3 essential questions every business must ask in 2014

December 2013

According to the 2013 Aflac WorkForces Report (AWR), 78 percent of employees say their benefits package affects their job satisfaction.  Did you know that?

For many small businesses, employee satisfaction and loyalty can be the sink or swim difference. While health care costs continue to rise and the Affordable Care Act has begun to fuel changes for business owners, it’s likely your company will need to make some important decisions in 2014.

Need help getting started?

These three questions are a great place to begin.

1. Should I continue to offer employer-provided coverage or not?

The 2013 AWR revealed that 65 percent of employees claim their benefit options affect their level of loyalty, and most business leaders agree that health benefits offer employees peace of mind and protection. Also, it’s important to consider that employer-sponsored benefits may offer you a cost-effective way to boost your total employee compensation.

2. How much can my business afford to spend?

You may want to give your employees every perk available, but sometimes it’s just not in the cards. If you already offer employer-sponsored benefits, you most likely have a pretty good idea of what your business can afford.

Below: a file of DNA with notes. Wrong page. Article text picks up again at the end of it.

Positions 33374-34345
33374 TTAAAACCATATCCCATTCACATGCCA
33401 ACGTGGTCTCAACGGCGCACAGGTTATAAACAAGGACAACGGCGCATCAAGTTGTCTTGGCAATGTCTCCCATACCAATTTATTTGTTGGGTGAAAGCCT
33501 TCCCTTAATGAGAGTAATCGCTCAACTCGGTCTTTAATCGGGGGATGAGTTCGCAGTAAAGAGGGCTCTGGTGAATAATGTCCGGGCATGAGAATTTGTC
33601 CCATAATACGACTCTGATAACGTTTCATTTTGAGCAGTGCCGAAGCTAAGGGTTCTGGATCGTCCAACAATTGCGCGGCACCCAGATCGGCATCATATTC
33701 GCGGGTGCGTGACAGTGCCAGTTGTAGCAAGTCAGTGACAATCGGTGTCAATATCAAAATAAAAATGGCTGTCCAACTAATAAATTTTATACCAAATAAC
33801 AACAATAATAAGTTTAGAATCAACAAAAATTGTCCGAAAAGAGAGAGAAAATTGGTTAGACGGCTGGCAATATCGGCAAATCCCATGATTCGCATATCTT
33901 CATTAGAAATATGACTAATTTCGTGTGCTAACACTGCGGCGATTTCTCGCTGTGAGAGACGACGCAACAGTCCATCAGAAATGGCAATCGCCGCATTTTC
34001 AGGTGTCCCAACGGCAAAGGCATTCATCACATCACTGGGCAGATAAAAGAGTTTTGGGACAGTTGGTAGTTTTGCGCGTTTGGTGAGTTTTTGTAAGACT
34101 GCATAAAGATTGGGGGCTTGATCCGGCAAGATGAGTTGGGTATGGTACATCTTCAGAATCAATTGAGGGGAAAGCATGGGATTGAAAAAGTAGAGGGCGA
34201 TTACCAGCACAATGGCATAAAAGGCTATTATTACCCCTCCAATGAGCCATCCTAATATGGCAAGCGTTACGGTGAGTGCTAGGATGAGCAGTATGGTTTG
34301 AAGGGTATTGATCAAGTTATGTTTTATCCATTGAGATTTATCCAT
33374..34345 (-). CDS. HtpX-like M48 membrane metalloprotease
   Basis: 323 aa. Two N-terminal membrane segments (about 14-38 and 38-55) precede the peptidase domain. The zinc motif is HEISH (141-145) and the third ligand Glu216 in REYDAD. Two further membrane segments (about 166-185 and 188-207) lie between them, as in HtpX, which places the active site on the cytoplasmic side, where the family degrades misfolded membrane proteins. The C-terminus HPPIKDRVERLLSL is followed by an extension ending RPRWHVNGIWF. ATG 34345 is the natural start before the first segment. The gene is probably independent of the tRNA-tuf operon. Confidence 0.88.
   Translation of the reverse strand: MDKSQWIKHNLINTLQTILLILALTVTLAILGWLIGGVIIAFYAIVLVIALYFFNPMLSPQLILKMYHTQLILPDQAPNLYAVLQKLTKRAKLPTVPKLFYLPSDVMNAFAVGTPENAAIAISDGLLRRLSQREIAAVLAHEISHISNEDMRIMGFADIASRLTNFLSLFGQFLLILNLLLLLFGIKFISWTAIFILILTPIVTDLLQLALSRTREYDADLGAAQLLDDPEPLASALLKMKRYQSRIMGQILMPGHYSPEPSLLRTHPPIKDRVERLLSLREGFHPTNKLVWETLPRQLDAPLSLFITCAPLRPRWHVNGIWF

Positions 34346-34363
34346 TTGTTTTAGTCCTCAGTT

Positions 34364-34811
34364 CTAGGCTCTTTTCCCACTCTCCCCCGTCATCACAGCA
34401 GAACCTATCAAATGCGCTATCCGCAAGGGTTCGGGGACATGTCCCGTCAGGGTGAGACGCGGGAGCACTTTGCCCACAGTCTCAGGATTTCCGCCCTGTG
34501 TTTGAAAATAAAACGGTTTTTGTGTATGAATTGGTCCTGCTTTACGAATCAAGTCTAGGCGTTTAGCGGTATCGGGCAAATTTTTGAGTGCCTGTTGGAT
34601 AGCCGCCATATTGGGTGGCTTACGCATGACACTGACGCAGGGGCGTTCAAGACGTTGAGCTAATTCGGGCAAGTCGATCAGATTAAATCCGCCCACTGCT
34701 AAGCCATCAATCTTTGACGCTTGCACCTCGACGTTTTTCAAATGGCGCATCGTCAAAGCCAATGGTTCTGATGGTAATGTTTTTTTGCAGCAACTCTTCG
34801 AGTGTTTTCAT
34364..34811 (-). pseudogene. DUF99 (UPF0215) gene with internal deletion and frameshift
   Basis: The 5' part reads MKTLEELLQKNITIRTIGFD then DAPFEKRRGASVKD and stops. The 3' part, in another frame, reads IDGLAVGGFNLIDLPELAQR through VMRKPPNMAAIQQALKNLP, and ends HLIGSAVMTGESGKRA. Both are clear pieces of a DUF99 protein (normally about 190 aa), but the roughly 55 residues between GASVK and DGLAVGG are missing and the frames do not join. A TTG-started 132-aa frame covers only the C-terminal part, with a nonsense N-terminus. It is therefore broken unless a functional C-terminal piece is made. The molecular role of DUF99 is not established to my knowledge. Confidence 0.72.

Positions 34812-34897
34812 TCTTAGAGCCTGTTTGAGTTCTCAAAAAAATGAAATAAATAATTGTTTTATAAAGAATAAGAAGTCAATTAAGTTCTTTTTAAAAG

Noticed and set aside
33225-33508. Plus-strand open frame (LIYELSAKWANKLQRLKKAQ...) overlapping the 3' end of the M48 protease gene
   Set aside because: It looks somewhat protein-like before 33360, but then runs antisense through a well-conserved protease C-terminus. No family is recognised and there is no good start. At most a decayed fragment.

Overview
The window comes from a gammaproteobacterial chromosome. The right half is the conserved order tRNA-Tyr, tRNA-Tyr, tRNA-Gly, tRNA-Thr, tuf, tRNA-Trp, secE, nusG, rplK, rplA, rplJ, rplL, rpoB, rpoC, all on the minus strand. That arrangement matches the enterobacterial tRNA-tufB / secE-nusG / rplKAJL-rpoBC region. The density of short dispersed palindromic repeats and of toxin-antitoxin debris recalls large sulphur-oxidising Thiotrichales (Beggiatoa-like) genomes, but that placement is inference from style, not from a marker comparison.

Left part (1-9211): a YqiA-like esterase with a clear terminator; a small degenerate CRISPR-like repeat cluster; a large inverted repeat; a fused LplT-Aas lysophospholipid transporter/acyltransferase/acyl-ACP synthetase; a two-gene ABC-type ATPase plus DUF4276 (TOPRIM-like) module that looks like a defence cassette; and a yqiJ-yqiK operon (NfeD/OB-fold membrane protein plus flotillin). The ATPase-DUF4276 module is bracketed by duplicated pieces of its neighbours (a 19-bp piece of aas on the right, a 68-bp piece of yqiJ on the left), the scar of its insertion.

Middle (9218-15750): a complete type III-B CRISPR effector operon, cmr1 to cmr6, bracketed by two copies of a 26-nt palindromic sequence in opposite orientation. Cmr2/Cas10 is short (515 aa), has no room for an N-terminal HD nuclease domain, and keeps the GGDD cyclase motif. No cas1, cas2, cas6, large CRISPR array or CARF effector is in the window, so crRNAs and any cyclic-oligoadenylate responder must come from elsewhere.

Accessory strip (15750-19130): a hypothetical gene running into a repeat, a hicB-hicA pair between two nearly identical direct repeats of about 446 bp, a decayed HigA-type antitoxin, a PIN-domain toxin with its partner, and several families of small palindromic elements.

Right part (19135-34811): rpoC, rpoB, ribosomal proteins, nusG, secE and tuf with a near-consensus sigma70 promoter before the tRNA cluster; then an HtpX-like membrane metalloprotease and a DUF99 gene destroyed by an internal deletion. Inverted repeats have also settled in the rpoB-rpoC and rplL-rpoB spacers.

But what you could afford in 2013 may not translate to 2014, since health care premiums and other costs are likely to continue to increase. If you’re eligible, using the Small Business Health Options Program (SHOP) could cut costs. If your business is mid-to-large sized, investigate private marketplaces that offer fixed- contribution plans to help control costs.

And, if you’re considering offering benefits for the first time, discuss your options with your benefits consultant or broker to help gauge cost.

3. Which strategy will I choose?

If you’ve decided to provide coverage and determined how much your business can afford to spend, now it’s time to focus on strategy. Changes in health care mean more options to choose from including defined contribution plans, high-deductible plans, becoming self-funded and adjusting your current health plan.

One place to start is to talk with your broker about your current health plan. You may find that your benefits already meet or exceed federal standards and you can concentrate on making sure your employees understand and use the benefits you’re providing.

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This material is intended to provide general information about an evolving topic and does not constitute legal, tax or accounting advice regarding any specific situation. Aflac cannot anticipate all the facts that a particular employer or individual will have to consider in their benefits decision-making process. We strongly encourage readers to discuss their HCR situations with their advisors to determine the actions they need to take or to visit healthcare.gov (which may also be contacted at 1-800-318-2596) for additional information.
HCR13103 12/3/2013